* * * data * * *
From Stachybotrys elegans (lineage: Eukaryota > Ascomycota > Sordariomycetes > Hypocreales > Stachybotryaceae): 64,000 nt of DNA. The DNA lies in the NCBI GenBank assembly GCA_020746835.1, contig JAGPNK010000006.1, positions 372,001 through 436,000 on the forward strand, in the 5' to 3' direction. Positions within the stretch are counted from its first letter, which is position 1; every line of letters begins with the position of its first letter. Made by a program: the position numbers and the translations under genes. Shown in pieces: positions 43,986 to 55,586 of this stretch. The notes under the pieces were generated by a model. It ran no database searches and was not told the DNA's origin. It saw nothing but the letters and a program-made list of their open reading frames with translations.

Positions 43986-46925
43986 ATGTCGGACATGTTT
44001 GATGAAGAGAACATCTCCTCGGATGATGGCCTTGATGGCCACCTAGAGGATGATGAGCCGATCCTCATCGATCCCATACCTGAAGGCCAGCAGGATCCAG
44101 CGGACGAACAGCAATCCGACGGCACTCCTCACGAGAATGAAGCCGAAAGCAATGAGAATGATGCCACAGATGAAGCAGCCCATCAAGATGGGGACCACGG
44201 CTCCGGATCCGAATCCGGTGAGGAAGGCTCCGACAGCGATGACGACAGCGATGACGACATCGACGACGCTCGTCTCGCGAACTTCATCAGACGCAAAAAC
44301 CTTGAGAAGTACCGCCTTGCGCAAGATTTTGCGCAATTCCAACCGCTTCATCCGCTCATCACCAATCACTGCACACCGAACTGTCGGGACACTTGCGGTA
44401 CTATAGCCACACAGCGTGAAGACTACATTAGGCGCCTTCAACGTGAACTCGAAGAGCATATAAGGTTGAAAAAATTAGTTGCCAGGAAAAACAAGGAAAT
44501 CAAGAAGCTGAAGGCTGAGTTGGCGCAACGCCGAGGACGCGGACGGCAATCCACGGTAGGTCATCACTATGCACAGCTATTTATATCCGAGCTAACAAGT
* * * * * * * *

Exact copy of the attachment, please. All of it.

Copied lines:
From Stachybotrys elegans (lineage: Eukaryota > Ascomycota > Sordariomycetes > Hypocreales > Stachybotryaceae): 64,000 nt of DNA. The DNA lies in the NCBI GenBank assembly GCA_020746835.1, contig JAGPNK010000006.1, positions 372,001 through 436,000 on the forward strand, in the 5' to 3' direction. Positions within the stretch are counted from its first letter, which is position 1; every line of letters begins with the position of its first letter. Made by a program: the position numbers and the translations under genes. Shown in pieces: positions 43,986 to 55,586 of this stretch. The notes under the pieces were generated by a model. It ran no database searches and was not told the DNA's origin. It saw nothing but the letters and a program-made list of their open reading frames with translations.

Positions 43986-46925
43986 ATGTCGGACATGTTT
44001 GATGAAGAGAACATCTCCTCGGATGATGGCCTTGATGGCCACCTAGAGGATGATGAGCCGATCCTCATCGATCCCATACCTGAAGGCCAGCAGGATCCAG
44101 CGGACGAACAGCAATCCGACGGCACTCCTCACGAGAATGAAGCCGAAAGCAATGAGAATGATGCCACAGATGAAGCAGCCCATCAAGATGGGGACCACGG
44201 CTCCGGATCCGAATCCGGTGAGGAAGGCTCCGACAGCGATGACGACAGCGATGACGACATCGACGACGCTCGTCTCGCGAACTTCATCAGACGCAAAAAC
44301 CTTGAGAAGTACCGCCTTGCGCAAGATTTTGCGCAATTCCAACCGCTTCATCCGCTCATCACCAATCACTGCACACCGAACTGTCGGGACACTTGCGGTA
44401 CTATAGCCACACAGCGTGAAGACTACATTAGGCGCCTTCAACGTGAACTCGAAGAGCATATAAGGTTGAAAAAATTAGTTGCCAGGAAAAACAAGGAAAT
44501 CAAGAAGCTGAAGGCTGAGTTGGCGCAACGCCGAGGACGCGGACGGCAATCCACGGTAGGTCATCACTATGCACAGCTATTTATATCCGAGCTAACAAGT